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Monday, February 13, 2012

The Miniaturization of Sci-Fi Romance

Mission Success:
Laurie's Journal

The Miniaturization of SFR

Last week, Donna posted an excellent article on the subject of SFR, Missed it by That Much. I wanted to expand on the subject with a new trend I've noted in our favorite subgenre. SFR novels that aren't "novels."

I've read several lately that are probably 30,000-50,000 words in length. This is a little surprising (and dismaying) because the world-building and technical or cultural aspects introduced in SFR are a hallmark of our subgenre. How these elements affect the characters and their goals, desires and relationships, usually require word count that runs far longer than other romance genres--often 110-120K or more. And seriously, as a reader I want to spend more time in these imaginative worlds. Fifty thousand words barely whets my appetite.

Don't get me wrong. I enjoy reading SFR shorts too, but something being labeled and written as a short story or novella implies different expectations than a SFR novel.

Are digital products erasing the lines between novella and novel? Will this trend ultimately hurt SFR?

Since readers can't see the page count when purchasing digital files, size doesn't really compute unless you study and compare such stats. I don't, though I may start paying more attention. I also don't think authors or publishers are deliberately misleading readers--information on the length via electronic standards is usually available--but do most readers understand the difference between less than 300 KB and 600KB plus? There appears to be no KB = page count conversion because the font size or type can affect the KB size.

So, as a reader, I'm sometimes feeling a little short-changed. The stories I've been purchasing are less complex, the world-building less fleshed out, and the story sometimes feels like it took shortcuts to resolve the plot and relationship issues because there simply isn't room to fully explore the conflict or resolution.

This trend may be a product of shorter attention spans. Because of the "quick bytes" networking made necessary by Twitter and Facebook, are we also being conditioned to accept shorter and quicker reads? In another few years, will only the print publishers be offering full length digital versions of SFR?

And what about cost comparisons? Are the shorter 30-50K novels being priced the same as their 100K+ competition? (More of this analysis in next week's post.)

What's your impression of the state of the subgenre in terms of story length?  Do you prefer longer or shorter reads when using a reading device? Do you think the 'downsizing' of digital works vs. print works is a negative or positive trend?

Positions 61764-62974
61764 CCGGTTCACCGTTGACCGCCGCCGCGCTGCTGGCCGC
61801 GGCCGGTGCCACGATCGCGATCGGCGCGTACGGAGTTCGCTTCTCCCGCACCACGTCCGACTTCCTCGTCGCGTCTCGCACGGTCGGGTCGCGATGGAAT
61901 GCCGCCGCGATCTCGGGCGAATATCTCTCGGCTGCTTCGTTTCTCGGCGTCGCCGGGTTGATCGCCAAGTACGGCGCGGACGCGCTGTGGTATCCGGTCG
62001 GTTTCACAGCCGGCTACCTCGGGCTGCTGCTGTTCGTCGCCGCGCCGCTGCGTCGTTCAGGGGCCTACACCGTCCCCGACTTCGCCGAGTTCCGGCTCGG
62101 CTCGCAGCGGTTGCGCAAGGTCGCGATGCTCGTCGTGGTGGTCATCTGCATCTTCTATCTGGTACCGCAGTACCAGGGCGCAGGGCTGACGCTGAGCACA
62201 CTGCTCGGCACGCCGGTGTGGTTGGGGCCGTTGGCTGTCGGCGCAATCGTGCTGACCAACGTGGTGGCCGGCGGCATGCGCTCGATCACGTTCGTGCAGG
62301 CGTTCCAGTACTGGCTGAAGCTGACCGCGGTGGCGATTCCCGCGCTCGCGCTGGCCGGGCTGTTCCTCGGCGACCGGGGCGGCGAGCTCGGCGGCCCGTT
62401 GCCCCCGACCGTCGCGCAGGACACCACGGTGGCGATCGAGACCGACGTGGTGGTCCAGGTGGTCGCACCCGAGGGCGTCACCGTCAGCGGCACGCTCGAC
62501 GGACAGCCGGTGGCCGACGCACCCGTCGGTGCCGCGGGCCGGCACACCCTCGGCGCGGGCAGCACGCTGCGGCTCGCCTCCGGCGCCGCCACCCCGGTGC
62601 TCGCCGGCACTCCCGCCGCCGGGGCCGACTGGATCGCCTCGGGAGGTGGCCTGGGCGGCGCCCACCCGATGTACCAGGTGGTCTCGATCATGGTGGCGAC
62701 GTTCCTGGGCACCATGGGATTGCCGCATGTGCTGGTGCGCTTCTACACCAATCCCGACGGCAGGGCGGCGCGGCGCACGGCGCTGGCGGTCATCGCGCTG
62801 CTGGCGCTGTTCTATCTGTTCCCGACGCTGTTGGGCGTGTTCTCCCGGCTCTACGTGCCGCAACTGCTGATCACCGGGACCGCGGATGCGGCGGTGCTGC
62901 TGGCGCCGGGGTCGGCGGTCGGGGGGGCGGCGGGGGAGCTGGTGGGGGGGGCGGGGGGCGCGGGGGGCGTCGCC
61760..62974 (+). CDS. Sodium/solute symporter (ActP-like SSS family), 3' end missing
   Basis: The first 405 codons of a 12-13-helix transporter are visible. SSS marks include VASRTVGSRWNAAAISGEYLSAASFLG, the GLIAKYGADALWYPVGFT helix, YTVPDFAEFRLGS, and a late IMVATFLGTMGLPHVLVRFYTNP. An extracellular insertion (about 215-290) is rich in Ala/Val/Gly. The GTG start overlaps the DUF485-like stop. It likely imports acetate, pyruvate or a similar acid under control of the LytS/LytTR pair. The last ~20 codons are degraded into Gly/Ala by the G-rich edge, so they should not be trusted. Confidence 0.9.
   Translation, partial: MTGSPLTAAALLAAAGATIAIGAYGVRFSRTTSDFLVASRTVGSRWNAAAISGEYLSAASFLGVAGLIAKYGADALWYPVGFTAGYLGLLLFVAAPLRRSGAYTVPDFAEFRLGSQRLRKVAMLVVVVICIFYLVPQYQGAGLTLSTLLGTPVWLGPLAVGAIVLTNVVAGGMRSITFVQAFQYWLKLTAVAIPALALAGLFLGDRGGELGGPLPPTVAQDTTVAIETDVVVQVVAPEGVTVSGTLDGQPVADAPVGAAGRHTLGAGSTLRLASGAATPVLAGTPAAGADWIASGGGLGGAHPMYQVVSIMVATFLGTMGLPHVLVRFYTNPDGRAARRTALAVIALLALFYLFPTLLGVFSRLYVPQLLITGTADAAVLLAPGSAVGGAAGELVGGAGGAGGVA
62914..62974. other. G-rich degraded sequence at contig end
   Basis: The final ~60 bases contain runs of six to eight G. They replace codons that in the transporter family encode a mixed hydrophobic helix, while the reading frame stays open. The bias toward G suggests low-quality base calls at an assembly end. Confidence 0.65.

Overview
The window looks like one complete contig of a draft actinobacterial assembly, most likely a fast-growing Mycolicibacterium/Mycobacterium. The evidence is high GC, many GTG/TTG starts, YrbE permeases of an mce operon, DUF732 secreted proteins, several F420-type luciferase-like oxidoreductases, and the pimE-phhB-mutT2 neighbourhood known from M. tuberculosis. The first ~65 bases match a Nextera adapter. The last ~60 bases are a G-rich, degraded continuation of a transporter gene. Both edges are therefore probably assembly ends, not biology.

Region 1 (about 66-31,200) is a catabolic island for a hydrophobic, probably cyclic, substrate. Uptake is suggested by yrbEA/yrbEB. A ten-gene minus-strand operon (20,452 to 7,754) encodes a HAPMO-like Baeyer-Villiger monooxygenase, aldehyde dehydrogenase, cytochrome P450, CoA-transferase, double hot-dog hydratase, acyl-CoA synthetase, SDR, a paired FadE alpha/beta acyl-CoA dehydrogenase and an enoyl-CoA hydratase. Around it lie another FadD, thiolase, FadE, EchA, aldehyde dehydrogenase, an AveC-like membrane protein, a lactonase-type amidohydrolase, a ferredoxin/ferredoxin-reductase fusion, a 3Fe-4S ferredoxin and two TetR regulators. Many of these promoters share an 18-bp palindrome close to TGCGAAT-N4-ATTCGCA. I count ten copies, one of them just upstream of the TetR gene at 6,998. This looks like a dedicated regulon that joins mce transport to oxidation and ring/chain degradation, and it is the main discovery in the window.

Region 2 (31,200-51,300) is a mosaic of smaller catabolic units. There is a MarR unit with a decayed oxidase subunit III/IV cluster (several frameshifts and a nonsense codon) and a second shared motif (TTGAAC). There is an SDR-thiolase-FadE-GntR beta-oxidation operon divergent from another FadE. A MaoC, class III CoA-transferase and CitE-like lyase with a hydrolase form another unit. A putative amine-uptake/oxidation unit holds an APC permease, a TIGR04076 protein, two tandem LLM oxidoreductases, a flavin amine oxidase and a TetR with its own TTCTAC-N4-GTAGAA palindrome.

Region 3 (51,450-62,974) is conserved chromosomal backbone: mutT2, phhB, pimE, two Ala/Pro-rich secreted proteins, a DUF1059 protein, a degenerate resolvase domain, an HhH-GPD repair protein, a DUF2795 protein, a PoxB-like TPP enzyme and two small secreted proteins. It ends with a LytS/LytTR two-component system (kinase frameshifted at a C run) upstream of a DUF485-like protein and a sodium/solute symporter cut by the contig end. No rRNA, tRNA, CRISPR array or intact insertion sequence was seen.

The Miniaturization of Sci-Fi Romance has now been posted.  Click here to read.

Where Am I?

I'm struggling a bit with overlapping deadlines and obligations (it's not just for published authors, believe me) but I have a group of readers looking at the latest draft of my third novel and providing some fantastic feedback. I'm looking forward to a little let-up on my schedule so I can finish the revisions for novel #2 (The Outer Planets) and get #3 to market draft.  My goal? Three marketable (full length) novels ready in time for RWA Nationals in late July. (Or, dare I say it, maybe even a sale?)

Online Happenings

The Love, Lasers and Light Swords Valentine's Day Event promises to be a lot of fun with many prizes being doled out to random commenters. Come celebrate the day at Backward Momentum blog. The event will run tomorrow--February 14th--only!

More Valentines Goodies 4 U

I received a newsletter from a peer, author Connie Shelton, asking me to help get the word out on her latest promotion. Always happy to let my fellow peers know about great freebies! If you like Mystery, Connie is giving away three of her digital Charlie Parker series amateur sleuth novels, Honeymoons Can Be Murder, Reunions Can Be Murder, and Stardom Can Be Murder on February 12th, 13th, and 14th only. Connie Shelton has been a best-selling author on Amazon and her New Mexico-based romances have netted solid 4 and 4+ star ratings on Amazon.

I also offered to gift up to ten copies of Barbara Elsborg's dark Romantic Suspense thriller Chosen to the first ten readers who comment that they'd like one as long as the .99 sale lasts (I'll need your email address).

As of this writing, the novel is still on sale and the offer stands for a few more commenters. (Did I mention this one is dark?) Read the reviews if you're on the fence, but for me this was a mesmerizing, can't-put-it-down read with a terrifying and eerily real villain and a way-beyond-mere-satisfying conclusion.

Ping Pong

Donna, your articles continue to be on target as thought-provoking reads.  Love 'em.

Pippa, again, so great to have you on the Spacefreighters crew. Looking forward to the release of Keir.

Sharon, it's been fun sharing some behind-the-scenes excitement with you involving your upcoming Tor release Ghost Planet.  Hope you can announce some of the news to the world very soon.

7 comments: